Monday, 4 March 2013

Adoption Journey: Our Story Pt 2

(continued from part one) I kept asking these people at what point is it safe to say it's not going to "happen when it happens", or how long do we let it go before we're not "still young". You're never too young to seek fertility help. I know you're trying to make us feel better, but you don't, it's better just to not say anything, and nod along when we're telling you how frustrated we are.

Us at Machu Picchu on our honeymoon in Peru, where I got to pet a baby llama!

It was July before I made a doctors appointment, and December before we got an appointment at the Fertility Doctor's. I was hoping we'd be one of those couples who somehow miraculously get pregnant before we even had an appointment (you know like that friend of a sister-in-law). We weren't. They did their tests; blood work, semen analysis, internal ultrasounds and all that fun jazz. Everything for me seemed to be checking out fine, so we were waiting to hear back from Jason's semen analysis, and I had to have more bloodwork done to make sure I actually ovulate. A week before my appointment I got a phone call saying, "is your husband able to come with you to your appointment, we have his semen analysis back." Well hmmm, what the heck is that supposed to mean. I wasn't really worried, because so far they'd had us come to all the appointments together and told us our results with both of us present. Although I still couldn't help but think that they'd found something abnormal. Perhaps his motility was low? Or maybe his count was a bit lower than average. I knew that an average sperm count for a healthy male range from 20-40 million per mililitre of semen. I also knew that they usually didn't do an IUI unless there was around 5 million, so I was hoping he'd have enough for that and we could just do an IUI. Thankfully it was only a week for me to have to stew in my own thoughts.
   Jason likes to do things in his own time, there's no rushing him in anything he does, he isn't lazy by any means, but if he didn't have to do anything he'd be ok with that, sleep is his favourite pass-time, and having to make decisions probably his least favourite thing. I on the other hand am opposite, I like things to fit into my plan, and heaven forbid if you don't make a decision when I want you to, I'm also not really sure what sleep is, since I don't get much of it. Which is why many friends I had in high-school couldn't understand why I was still with him, after a month when he still hadn't kissed me. As anyone who knows us, knows it took almost two months for him to finally pluck up the nerve to kiss me. So, while it was extremely frustrating that he still hadn't proposed after 4.5 years of dating (and 2.5 years of talking about it), it wasn't really all that shocking. My frustration was more than beginning to show, as most of my friends could attest, I talked about it probably more than was respectable. It wasn't until I suggested threatened told him I was going to propose to him, that he finally got around to popping the question. It was totally unromantic, there was no bended knee, and he left 45min after I said yes, but it was completely, totally us, and it was perfect. I often joked that his sperm were just so in-tune with the rest of him, that they were taking their sweet little time like he always did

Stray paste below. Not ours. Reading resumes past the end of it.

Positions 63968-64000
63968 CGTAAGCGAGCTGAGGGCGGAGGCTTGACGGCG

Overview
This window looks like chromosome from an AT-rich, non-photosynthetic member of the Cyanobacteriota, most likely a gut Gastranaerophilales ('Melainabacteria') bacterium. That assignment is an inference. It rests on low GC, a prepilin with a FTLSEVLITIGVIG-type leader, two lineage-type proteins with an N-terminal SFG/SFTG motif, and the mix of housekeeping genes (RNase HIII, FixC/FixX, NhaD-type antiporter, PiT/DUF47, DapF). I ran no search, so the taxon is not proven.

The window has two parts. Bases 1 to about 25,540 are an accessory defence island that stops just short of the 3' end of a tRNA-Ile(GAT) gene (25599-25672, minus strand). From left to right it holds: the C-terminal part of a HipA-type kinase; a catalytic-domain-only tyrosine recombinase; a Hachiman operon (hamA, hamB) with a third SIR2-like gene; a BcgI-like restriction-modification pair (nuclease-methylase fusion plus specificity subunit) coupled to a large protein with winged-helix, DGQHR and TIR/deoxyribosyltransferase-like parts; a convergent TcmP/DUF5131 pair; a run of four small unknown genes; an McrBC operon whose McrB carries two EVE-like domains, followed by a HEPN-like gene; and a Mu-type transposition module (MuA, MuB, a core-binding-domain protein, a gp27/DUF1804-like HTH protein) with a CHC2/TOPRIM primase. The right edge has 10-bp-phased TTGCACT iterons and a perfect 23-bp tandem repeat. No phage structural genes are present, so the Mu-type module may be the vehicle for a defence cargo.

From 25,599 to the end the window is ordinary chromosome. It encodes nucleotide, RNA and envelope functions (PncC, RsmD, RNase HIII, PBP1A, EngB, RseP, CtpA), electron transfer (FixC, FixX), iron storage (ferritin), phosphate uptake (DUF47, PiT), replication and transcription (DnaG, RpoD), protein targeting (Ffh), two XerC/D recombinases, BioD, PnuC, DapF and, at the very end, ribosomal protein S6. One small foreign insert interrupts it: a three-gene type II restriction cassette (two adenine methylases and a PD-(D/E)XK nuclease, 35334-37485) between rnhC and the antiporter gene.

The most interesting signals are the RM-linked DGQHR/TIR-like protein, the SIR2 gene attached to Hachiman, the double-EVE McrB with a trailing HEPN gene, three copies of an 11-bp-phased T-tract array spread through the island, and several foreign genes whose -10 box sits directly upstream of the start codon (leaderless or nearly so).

The doctor called us in to his office, and we sat down on the couch, taking mental note that there were Kleenex on the couch this time, which made my heart skip a beat. First he told us that all my blood work checked out ok, and that (at least that month) I ovulate. Then he wheeled his chair so his knees were between us, he was clearly braced for our reactions. He started by asking Jason a bunch of questions about when he did the sample, how long before he gave it over, etc. Then he said, "we don't really see this all that often, but the lab was unable to find any sperm." Well, huh! I looked at Jason, then we quickly averted our eyes, trying not to laugh. Seriously, no sperm eh. Then the doctor started talking about blood work Jase would have to have done, to check his ovary function, to which I naturally had to make a sarcastic remark about "no wonder we're not pregnant if you have ovaries." Then Jason came back with an equally sarcastic remark, because that's how we roll. Then, my favourite part of the whole appointment happened. The doctor rolled his chair back a bit, gave us a quizzical look and said, "you two are handling this remarkably well." To which I had to laugh again, because I had images flash through my head of a wife leaping across the office at her husband to pluck his eyes out - or possibly even his balls since they're nothing more than decorative at that point. He explained that the lab couldn't find anything under a few million, so there was still hope, he'd just have to go for a more in depth test where, if they could find even as many as 12, we would have something to work at. Naturally, I snorted at that, thinking of the mighty Spartan's fighting the Persian army, and had an immediate desire to watch the movie 300. Pretty sure the doctor thought we were unhinged as we left his office smiling. A nurse came to make our day better by asking us if we knew how to go about getting a Monash - which Jason thought was a small deciduous tree, and I thought was perhaps an old style dance move - but is actually what the more in depth sperm analysis is called.